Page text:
‘ bing medium usually contains a small amount of
‘dissolved hydrogen sul?de, which is probably
present in the original raw gasoline. This is re.
moved conveniently by contacting the vapors
with lime, or washing the condensed gasoline
with a small amount of water or an aqueous ai
kaline solution of soda ash or alkali. This treat
ment to remove hydrogen sul?de does not in any
10 way change the motor fuel value of the conden
sate, but serves the function of reducing the odor
and corrosion tendency of the gasoline product.
After the alkali wash a water white gasoline is
ortho phosphoric acid is probably converted to
pyro phosphoric “acid and perhaps to meta phos
phoric acid. If desired one can add sufficient
P205 to retain a
on thereof in unreacted
form. As a rule there ‘is su?icient water in the
gasoline to combine with such P205 especially after
a long" period of treatment, even though the
amount of water dissolved in a decanted raw
gasoline is very small. One of the advantages of
the present invention resides in the fact that the l0
reacted P205 product is itself an excellent catalyst
for the purpose of our invention.
Although we have described the principles of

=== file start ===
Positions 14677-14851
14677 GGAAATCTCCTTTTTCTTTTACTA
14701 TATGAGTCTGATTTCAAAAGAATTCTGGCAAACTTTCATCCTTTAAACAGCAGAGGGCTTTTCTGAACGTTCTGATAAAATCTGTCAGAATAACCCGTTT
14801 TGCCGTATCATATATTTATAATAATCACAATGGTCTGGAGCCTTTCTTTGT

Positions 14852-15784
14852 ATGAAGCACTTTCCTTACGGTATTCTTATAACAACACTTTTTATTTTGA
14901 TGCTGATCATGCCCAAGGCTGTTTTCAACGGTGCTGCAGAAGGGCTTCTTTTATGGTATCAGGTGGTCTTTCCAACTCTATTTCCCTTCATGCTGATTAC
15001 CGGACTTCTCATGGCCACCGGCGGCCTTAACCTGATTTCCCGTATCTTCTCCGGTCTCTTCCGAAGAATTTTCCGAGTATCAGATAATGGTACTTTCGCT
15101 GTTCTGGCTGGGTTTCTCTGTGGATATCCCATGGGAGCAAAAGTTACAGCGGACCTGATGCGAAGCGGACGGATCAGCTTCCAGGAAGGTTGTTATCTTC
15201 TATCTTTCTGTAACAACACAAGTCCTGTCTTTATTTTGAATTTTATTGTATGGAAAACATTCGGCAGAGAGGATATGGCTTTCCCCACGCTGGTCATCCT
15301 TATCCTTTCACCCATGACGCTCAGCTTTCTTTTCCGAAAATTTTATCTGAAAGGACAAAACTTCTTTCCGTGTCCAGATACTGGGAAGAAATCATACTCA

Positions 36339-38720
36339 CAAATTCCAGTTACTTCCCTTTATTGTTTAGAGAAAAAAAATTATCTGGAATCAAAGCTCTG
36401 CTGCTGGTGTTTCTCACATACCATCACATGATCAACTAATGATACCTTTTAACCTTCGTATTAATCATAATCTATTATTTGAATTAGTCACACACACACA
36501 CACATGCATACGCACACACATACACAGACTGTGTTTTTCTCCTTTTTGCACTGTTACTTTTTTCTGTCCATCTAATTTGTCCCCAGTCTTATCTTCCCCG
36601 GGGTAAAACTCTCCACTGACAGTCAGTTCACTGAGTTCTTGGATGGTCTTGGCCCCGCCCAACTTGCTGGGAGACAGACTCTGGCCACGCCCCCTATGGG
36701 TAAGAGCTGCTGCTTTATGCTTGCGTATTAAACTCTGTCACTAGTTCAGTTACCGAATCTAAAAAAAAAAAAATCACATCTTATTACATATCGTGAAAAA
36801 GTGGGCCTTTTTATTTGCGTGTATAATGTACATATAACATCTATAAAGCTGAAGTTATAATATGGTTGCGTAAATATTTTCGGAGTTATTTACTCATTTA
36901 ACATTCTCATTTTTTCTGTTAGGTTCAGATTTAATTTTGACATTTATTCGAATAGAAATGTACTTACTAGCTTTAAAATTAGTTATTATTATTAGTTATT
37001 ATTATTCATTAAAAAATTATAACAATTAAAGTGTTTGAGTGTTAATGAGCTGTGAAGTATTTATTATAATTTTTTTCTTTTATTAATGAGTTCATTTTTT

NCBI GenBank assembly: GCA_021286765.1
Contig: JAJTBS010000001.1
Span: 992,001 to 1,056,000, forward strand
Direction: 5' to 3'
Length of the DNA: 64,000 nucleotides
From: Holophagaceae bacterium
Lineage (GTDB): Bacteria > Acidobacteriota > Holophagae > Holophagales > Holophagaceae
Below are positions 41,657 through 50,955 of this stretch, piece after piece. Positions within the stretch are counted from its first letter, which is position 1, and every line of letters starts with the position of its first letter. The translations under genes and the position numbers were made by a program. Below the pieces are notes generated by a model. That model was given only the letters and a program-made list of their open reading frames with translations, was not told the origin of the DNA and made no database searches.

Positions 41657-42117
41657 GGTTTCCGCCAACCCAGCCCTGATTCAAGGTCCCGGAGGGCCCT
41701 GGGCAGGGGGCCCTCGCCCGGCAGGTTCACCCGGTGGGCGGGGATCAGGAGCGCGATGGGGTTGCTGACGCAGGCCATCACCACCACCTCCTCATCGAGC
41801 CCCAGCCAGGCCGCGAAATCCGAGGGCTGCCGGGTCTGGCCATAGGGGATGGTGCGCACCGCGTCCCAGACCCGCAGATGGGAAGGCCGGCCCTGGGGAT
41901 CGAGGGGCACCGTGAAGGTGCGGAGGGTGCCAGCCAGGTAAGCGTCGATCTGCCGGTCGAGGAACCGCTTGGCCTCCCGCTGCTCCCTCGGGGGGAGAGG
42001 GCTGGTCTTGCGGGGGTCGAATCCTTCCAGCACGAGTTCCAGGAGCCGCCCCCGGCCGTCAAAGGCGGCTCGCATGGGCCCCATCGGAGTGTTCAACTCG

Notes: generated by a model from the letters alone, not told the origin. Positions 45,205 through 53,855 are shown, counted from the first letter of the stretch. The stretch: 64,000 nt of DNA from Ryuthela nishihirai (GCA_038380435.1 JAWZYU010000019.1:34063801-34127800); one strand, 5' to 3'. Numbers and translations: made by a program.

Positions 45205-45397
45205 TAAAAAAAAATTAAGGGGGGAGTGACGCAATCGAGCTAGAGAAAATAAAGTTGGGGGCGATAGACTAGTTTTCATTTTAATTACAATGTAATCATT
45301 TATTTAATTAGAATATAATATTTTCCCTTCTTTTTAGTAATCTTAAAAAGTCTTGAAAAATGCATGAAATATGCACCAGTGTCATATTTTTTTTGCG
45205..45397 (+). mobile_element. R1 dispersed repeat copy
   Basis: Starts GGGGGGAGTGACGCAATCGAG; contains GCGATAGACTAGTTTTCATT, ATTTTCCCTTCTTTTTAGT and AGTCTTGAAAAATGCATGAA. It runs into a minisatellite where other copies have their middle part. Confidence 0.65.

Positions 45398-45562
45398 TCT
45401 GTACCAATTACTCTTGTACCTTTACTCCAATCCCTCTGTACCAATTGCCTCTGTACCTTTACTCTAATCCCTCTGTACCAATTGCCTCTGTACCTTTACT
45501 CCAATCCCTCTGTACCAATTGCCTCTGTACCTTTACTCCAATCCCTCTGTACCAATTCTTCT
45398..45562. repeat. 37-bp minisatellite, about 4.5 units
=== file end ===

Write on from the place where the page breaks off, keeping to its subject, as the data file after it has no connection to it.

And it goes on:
obtained which has all of the properties described 1 our invention and have set forth speci?c embodi
15 heretofore.
ments of the application thereof, it is to be under 15
By using slightly higher temperatures or in
stood that these are illustrative only and that the
creasing the amount of steam or both, no polymer invention is not restricted to the temperatures,
separates on the solid catalyst.
concentrations, rates of ?ow, etc., speci?cally set
In this sepcification we referred to the unde
20 sirable constituents of the gasoline, which are forth. Further,’ it is to be understood that our
process may be operated continuously or other 20
separated by our process, asf‘gum forming con
wise, and at sub-atmospheric pressure as well as
stituents”, and in the catalyz'edpform these con
superatmospheric pressure, if so desired.
stituents have been referred to sometimes as
“polymers". Whilewe believe that the material
25 separated, is in fact the gum producing fraction
of the raw gasoline in the form of a polymer that
' includes sulfur impurities'of the raw gasoline,
probably in the form of a reaction product of,
some sort or other, it is to be understoodthat our